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Danfung Dennis’ Hell and Back Again — which had previously been nominated for an Oscar — was nominated for a Best Documentary Emmy. The film intimately traces a Marine’s rough re-landing back Stateside after a stint in Afghanistan.

Brad Lichtenstein’s film As Goes Janesville, about how the recession hit a Wisconsin town and what it says about the American Dream, is nominated in the Outstanding Investigative Journalism Long Form category.

David Weissman’s We Were Here, which movingly looked back at how the AIDS epidemic both ravaged San Francisco but also brought it together in inspiring ways, was nominated for Outstanding Historical Programming Long Form.

Aaron Schock’s Circo, which follows a Mexican circus family struggling to maintain their way of life in a rough economy, was nominated in the Outstanding Arts & Culture Programming category.

“We congratulate all the filmmakers nominated today,” said Lois Vossen, Independent Lens Senior Series Producer. “The extraordinary quality of their work demonstrates again the unique and vital role that independent documentarians play as journalists, going behind the headlines to delve deeper into the most important issues of our time.”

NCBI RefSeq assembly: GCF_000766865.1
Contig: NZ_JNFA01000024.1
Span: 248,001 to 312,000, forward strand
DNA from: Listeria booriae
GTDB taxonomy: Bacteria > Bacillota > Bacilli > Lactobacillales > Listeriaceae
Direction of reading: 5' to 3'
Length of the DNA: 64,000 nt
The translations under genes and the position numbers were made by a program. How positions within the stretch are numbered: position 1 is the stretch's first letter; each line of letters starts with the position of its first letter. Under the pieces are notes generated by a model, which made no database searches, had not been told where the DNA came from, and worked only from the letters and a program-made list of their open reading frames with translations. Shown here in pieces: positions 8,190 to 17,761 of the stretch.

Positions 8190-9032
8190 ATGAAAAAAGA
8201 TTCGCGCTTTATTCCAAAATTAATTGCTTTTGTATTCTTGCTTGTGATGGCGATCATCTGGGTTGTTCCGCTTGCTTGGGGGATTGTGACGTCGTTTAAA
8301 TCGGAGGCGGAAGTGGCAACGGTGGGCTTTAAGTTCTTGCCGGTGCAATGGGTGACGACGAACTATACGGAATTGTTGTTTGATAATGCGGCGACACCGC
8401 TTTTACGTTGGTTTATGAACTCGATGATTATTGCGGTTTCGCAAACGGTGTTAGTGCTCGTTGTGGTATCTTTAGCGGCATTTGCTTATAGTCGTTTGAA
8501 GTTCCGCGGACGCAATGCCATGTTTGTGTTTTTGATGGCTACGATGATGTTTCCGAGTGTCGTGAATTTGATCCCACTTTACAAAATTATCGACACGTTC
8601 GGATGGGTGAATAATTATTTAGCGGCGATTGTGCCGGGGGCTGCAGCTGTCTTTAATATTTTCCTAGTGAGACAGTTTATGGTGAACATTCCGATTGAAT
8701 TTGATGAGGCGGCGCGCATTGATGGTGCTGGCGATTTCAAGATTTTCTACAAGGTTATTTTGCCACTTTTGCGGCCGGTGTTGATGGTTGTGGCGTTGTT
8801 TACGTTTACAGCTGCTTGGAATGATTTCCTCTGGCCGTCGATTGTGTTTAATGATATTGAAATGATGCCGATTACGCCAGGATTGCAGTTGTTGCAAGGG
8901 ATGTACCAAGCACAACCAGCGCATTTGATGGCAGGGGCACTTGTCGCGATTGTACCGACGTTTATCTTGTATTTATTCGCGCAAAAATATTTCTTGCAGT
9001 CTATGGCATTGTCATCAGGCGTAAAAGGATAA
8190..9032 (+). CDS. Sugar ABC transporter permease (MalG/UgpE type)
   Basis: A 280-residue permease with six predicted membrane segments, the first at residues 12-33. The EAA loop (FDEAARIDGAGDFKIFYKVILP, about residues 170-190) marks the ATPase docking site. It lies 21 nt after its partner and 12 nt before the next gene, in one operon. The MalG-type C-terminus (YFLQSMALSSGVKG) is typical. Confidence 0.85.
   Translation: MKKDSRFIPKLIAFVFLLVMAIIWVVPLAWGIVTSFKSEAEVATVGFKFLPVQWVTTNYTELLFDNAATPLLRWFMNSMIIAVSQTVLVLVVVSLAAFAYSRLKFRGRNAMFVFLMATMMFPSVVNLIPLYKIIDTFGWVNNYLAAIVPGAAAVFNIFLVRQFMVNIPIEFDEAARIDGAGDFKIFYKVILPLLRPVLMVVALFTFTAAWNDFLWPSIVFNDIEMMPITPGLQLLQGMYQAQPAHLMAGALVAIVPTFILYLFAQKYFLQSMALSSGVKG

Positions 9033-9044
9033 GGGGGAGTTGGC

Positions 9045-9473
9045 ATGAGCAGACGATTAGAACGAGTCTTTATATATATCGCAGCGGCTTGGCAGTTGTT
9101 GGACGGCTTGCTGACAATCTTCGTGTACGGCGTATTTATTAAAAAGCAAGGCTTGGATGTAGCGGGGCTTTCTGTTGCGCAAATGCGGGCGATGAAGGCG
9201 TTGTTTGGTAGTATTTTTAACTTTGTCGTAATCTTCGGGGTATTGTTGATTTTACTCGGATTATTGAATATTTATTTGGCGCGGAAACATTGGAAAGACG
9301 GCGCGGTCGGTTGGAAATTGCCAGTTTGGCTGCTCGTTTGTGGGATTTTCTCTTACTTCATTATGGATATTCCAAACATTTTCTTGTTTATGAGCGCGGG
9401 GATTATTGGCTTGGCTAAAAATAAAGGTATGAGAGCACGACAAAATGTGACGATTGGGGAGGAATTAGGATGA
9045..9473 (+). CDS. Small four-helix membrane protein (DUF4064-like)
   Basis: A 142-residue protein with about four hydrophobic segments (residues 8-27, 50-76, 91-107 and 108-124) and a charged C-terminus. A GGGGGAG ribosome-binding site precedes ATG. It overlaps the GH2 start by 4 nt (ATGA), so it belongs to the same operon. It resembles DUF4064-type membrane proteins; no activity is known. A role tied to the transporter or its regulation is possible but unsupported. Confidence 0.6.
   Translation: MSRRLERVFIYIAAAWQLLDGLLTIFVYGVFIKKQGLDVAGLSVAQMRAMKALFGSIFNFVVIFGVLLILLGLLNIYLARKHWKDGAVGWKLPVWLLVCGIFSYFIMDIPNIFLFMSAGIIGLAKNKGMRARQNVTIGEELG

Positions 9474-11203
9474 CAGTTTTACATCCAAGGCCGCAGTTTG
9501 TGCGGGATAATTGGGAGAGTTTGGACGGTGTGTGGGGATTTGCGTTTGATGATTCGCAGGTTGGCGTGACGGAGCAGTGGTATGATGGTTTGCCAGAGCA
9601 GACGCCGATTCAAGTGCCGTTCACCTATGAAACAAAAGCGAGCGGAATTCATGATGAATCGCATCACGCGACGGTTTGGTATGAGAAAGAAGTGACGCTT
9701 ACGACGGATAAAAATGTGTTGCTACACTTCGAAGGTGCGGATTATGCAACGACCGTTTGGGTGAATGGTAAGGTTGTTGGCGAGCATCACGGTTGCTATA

We’re also proud that ITVS-funded documentaries for PBS’s POV series, including Give Up Tomorrow (directed by Michael Collins) and Granito: How to Nail a Dictator (directed by Pamela Yates), received Emmy recognition as well, nominated in the Outstanding Investigative Journalism Long Form category; while the ITVS-funded Frontline film The Interrupters (directed by Hoop Dreams filmmaker Steve James) was nominated for Outstanding Informational Programming and Outstanding Editing.

Click here for the entire list of nominations for the 34th Annual News and Documentary Emmy Awards.

Children of the Northern Lights: Season Finale of FUTURESTATES

Producer Cara Marcous gives us an inside look at the inspiration behind the season finale of FUTURESTATESChildren of the Northern Lights, which is available to stream for free at futurestates.tv and on pbs.org.

Watch Children of the Northern Lights | June 5 on FUTURESTATES on PBS. See more from FutureStates.

Writer and director Andrew MacLean drew his original inspiration for the film from a traditional Iñuit legend of the same name, whose ideas had always resonated with him. The legend is about a hunter who comes in contact with a group of mysterious children who are pillaging his food stores. He thinks they are thieves. He eventually discovers that the children are actually the spirits of the Northern Lights, beings drawn from the stillborn children of his people and they are starving. The hunter is moved by the struggle of these spirits and resolves to focus his hunting on finding sustenance for them. Ultimately, he is able to nourish them, but does not have enough food to feed himself, so he sacrifices his own life for the children’s – and for the vitality and beauty of the Northern Lights.

Andrew felt a natural connection between this story and his own interest in how we balance the needs and priorities of the individual with those of humanity. Through FUTURESTATES, he saw that dilemma in the context of resource exploitation and colonization, and how that might play out in our not-too-distant future. Continue reading